Telecom Chamber CEO worried over subscriber privacy on GVG Kelni/NCA CPM

By Nana Appiah Acquaye, Accra, Ghana

Telecoms subscribers in Ghana will soon risk having their conversations over their mobile handsets recorded, monitored, or tap into by Kelni GVG using a new installed Common Platform Monitoring authorised by the regulator NCA.

Although such monitoring activities are prescribed in the Communication Service Tax (CST) Amendment Act, 2013 (Act 864), the Ghana Telecommunications Chamber, the body that represents almost all the telcos in the country says it’s not comfortable with the current architecture of the Common Platform Monitoring (CPM).

According to the Chamber the new Common Platform Monitoring (CPM) does not provide network subscribers or customers the privacy of their communication that the constitution guarantees them and that  the architecture from the NCA and Kelni GVG do not conform to certain design and connection standards prescribed in the Communication Service Tax (CST) Amendment Act ( Act 864).

A statement made available to Biztechafrica and signed by the Chief Executive Officer of the Chamber, Kenneth Ashigbey in Accra on Tuesday, noted that the legal framework does not only establishes the basis for monitoring activities of telcos but also prescribes certain designed and connection standards for the monitoring systems; and reiterated that the monitoring conducted through the Common Platform Monitoring (CPM) should be done in accordance with the very law that empowers the NCA and GRA to monitor telcos.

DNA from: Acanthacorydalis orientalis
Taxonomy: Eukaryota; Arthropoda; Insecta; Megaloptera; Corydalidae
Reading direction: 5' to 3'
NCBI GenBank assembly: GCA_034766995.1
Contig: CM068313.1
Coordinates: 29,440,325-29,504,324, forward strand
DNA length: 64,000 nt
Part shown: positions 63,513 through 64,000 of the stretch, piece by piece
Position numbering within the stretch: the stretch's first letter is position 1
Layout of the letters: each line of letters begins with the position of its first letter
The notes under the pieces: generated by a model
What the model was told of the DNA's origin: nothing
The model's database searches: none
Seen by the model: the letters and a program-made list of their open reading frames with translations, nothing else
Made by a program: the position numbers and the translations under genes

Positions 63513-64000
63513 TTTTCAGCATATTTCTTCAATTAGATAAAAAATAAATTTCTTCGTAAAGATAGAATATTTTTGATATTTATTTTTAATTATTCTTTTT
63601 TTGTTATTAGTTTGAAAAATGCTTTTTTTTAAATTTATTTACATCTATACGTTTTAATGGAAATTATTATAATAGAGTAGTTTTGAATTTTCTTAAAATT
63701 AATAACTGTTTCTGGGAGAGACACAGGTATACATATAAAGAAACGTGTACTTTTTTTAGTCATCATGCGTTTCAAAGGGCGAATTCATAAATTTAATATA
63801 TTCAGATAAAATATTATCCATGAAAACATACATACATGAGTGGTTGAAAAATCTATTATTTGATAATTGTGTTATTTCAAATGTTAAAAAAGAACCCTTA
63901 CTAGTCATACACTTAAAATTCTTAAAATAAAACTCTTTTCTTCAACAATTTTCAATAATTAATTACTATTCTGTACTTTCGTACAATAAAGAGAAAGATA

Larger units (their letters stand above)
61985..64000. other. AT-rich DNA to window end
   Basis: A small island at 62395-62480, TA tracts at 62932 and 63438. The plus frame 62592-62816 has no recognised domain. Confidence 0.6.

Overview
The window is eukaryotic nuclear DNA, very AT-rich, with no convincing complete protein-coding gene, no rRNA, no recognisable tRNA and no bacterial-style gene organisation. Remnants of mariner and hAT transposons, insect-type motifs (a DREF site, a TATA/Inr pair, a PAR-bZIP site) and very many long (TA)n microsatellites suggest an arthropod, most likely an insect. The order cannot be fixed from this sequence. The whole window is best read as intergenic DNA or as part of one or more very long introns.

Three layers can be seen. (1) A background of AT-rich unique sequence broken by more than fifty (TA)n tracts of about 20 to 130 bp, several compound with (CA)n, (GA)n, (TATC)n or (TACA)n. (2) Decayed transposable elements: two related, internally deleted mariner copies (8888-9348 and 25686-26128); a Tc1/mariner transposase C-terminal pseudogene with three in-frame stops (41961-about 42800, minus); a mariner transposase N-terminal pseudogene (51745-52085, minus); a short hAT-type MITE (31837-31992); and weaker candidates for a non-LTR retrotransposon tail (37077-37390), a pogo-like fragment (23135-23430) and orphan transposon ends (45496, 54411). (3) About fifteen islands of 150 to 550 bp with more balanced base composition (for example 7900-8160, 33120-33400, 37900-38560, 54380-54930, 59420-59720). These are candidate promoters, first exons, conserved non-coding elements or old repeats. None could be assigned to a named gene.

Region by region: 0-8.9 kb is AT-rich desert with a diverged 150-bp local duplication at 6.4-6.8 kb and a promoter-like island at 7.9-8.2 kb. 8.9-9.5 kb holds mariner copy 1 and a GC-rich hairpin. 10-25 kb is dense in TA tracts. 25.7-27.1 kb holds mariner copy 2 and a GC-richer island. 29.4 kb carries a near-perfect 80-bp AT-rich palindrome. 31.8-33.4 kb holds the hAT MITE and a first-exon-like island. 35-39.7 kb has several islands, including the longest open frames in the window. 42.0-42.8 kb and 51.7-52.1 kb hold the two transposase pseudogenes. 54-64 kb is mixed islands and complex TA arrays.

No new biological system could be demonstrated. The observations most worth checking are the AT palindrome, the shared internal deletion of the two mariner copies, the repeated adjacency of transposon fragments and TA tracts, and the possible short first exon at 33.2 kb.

Outlining some of the challenges Mr. Ashigbey disclosed that the current architecture seeks to connect beyond the equivalent point in the network where the network providers billing systems are connected.

He said he trusted that the monitoring mechanism had the capability to actively or passively record, monitor, or tap into the content of any incoming or outgoing electronic communications traffic such as voice and if not check could  risk exposing content of voice traffic.

“The voice transaction damp for the revenue assurance tool should be enough without risking individual customer privacy. We are minded that the law does not talk about intent but capability, which the current architecture processes,” he stated.

“As an industry we are committed to collaborate with the NCA and align on an architecture that will achieve its purpose and also remain compliant and is acceptable by all stakeholders. The mobile industry is fully persuaded that there is opportunity to continue to collaborate with the NCA/KelnliGVG to ensure that the Common Platform meets the legal requirement of the law; preserve the security of our networks as well as ensure the privacy of our customers whilst assuring government visibility of any revenues due it,” it added.

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